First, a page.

“Clandestines”: when the future is a return to the past

«Clandestines&raquo ;: when the future is a return to the past

Nahéma Ricci in Clandestines

In an intimate, political and judicial way, the play Clandestines, presented at the Michelle-Rossignol hall of the Center du Théâtre d'Aujourd' today until February 11, imagines in an imminent dystopia what could be a Canada where abortion policies have regressed and where voluntary termination of pregnancy is practiced clandestinely, at the risk of those who have the courage to break the law. 

While on June 24, the United States Supreme Court invalidated Roe v. Wade which decriminalized abortion, the story set in 2025 and imagined by theater women Marie-Ève ​​Milot and Marie-Claude St-Laurent turns out to be sadly topical – even plausible, unfortunately – and therefore very relevant.  

Through history, we understand how such reversals could take place even in our society. 

Strong, but not without weaknesses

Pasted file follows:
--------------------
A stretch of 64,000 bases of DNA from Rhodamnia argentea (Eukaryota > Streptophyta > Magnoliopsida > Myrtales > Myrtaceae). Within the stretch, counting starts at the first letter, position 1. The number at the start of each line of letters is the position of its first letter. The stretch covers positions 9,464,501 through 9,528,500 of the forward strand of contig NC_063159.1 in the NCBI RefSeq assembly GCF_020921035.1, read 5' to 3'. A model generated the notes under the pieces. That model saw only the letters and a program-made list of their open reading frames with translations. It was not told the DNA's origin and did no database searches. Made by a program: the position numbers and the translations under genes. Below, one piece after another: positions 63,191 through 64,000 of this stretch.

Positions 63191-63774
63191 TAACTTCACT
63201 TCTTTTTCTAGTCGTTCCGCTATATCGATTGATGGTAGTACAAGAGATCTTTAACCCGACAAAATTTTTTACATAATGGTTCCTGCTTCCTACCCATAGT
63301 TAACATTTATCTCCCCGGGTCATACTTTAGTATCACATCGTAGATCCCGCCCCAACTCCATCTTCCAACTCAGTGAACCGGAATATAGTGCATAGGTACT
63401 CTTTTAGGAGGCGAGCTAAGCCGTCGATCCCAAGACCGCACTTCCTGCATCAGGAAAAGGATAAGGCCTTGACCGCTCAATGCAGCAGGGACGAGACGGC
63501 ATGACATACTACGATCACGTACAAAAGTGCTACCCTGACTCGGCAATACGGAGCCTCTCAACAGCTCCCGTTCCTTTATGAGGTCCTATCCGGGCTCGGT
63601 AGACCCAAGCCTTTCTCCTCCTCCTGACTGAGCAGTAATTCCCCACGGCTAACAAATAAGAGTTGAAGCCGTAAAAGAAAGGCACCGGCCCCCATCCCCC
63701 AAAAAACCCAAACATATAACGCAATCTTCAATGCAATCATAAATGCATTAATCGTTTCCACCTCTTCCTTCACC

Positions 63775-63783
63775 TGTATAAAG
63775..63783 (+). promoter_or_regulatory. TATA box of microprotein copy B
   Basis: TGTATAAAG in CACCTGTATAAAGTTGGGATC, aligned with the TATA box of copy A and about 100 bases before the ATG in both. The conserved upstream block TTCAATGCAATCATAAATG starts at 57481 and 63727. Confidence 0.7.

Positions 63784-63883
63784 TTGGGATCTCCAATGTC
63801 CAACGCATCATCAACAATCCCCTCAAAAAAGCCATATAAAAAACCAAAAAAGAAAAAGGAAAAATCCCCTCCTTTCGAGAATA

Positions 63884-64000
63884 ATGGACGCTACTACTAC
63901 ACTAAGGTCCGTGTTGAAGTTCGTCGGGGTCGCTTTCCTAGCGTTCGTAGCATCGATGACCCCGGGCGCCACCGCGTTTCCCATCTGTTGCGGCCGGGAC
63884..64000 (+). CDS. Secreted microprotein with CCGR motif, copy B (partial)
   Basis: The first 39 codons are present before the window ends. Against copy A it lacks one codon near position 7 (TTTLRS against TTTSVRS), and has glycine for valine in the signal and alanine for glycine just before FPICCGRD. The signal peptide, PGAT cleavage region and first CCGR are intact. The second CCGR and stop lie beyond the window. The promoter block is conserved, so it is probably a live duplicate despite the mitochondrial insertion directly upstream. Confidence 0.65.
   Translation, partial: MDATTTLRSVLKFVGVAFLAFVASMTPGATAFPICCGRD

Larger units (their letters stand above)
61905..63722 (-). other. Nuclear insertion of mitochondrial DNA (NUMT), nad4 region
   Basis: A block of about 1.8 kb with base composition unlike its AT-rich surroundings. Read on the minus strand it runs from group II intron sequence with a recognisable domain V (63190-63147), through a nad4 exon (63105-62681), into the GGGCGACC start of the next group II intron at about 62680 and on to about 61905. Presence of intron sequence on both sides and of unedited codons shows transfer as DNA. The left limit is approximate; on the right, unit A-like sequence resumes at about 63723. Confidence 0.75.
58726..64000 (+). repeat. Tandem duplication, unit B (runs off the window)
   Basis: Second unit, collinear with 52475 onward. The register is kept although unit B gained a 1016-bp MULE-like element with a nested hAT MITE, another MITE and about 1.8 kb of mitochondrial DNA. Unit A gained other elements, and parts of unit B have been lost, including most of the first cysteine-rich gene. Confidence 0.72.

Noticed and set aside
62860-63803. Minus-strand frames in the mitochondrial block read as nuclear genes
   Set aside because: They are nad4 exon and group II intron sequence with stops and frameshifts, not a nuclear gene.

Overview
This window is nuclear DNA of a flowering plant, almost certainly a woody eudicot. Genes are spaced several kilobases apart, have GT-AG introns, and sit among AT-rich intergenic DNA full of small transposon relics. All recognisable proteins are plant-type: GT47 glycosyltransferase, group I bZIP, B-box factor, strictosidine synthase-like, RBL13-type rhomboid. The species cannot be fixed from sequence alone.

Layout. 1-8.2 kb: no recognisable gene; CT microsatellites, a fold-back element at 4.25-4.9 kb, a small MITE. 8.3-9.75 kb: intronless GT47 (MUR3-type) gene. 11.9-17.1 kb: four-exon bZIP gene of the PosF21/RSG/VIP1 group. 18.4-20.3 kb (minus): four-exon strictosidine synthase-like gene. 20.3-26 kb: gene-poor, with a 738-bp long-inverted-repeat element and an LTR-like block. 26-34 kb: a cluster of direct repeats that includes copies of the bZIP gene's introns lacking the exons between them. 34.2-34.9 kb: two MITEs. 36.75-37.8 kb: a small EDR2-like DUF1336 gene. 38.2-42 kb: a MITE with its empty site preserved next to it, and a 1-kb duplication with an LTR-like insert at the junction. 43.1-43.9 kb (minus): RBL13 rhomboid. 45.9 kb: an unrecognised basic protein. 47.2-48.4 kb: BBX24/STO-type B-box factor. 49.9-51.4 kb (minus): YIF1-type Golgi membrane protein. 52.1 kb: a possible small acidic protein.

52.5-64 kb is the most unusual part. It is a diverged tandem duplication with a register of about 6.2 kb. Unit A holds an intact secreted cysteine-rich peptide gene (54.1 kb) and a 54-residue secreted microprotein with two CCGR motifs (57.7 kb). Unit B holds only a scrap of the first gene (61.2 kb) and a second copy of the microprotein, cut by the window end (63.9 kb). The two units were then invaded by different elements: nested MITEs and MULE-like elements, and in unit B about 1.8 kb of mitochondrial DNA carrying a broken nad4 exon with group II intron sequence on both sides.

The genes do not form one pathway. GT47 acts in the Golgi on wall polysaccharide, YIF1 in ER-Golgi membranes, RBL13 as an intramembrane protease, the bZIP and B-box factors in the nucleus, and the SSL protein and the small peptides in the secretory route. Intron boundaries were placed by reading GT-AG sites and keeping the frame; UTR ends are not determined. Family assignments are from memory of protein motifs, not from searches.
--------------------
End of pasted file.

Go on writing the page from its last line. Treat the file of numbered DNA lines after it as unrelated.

In Clandestines, anti-choice groups appear in an uninhibited way, even intervening in the political sphere , by attempting to indoctrinate any young woman who becomes pregnant, whether or not she wishes to continue her pregnancy.  

Their remarks are shocking, often ridiculed. In this regard, the play presents itself as a fierce critique of certain policies and associated bureaucratic practices, of the hypocrisy and egocentrism of men in positions of power as well as of the manipulation strategies of said groups. In contrast, the piece offers a heartfelt homage to the resistance. 

Despite a strong narrative, uneven interpretations, emphatic dialogues, clumsy breaks in tone and lengths (the piece lasts nearly three hours including a 20-minute intermission) alter the quality of the experience. Without however preventing the piece from reaching its target.

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